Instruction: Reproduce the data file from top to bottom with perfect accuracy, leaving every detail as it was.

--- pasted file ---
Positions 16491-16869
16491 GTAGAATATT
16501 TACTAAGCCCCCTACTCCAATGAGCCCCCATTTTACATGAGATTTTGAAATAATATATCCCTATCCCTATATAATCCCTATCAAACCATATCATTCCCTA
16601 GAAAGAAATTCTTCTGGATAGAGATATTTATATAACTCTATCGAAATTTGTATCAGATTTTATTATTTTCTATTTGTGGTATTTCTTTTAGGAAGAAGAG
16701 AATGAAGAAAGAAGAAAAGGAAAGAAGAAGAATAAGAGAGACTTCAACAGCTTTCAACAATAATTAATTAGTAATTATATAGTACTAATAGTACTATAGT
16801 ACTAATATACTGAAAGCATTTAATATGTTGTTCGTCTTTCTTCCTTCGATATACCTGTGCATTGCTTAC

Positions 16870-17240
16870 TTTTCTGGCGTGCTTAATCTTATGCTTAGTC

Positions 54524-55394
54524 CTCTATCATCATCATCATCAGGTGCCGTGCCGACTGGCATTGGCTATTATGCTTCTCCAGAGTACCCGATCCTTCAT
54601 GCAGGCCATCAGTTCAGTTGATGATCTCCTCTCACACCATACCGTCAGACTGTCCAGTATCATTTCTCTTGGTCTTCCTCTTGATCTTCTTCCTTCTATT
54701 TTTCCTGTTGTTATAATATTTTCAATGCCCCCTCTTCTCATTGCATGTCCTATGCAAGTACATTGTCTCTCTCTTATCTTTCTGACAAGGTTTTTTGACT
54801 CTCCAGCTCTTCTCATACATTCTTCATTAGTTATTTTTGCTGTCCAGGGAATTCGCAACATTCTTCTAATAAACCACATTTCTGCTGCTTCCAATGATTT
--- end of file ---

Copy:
Positions 16491-16869
16491 GTAGAATATT
16501 TACTAAGCCCCCTACTCCAATGAGCCCCCATTTTACATGAGATTTTGAAATAATATATCCCTATCCCTATATAATCCCTATCAAACCATATCATTCCCTA
16601 GAAAGAAATTCTTCTGGATAGAGATATTTATATAACTCTATCGAAATTTGTATCAGATTTTATTATTTTCTATTTGTGGTATTTCTTTTAGGAAGAAGAG
16701 AATGAAGAAAGAAGAAAAGGAAAGAAGAAGAATAAGAGAGACTTCAACAGCTTTCAACAATAATTAATTAGTAATTATATAGTACTAATAGTACTATAGT
16801 ACTAATATACTGAAAGCATTTAATATGTTGTTCGTCTTTCTTCCTTCGATATACCTGTGCATTGCTTAC

Positions 16870-17240
16870 TTTTCTGGCGTGCTTAATCTTATGCTTAGTC

Positions 54524-55394
54524 CTCTATCATCATCATCATCAGGTGCCGTGCCGACTGGCATTGGCTATTATGCTTCTCCAGAGTACCCGATCCTTCAT
54601 GCAGGCCATCAGTTCAGTTGATGATCTCCTCTCACACCATACCGTCAGACTGTCCAGTATCATTTCTCTTGGTCTTCCTCTTGATCTTCTTCCTTCTATT
54701 TTTCCTGTTGTTATAATATTTTCAATGCCCCCTCTTCTCATTGCATGTCCTATGCAAGTACATTGTCTCTCTCTTATCTTTCTGACAAGGTTTTTTGACT
54801 CTCCAGCTCTTCTCATACATTCTTCATTAGTTATTTTTGCTGTCCAGGGAATTCGCAACATTCTTCTAATAAACCACATTTCTGCTGCTTCCAATGATTT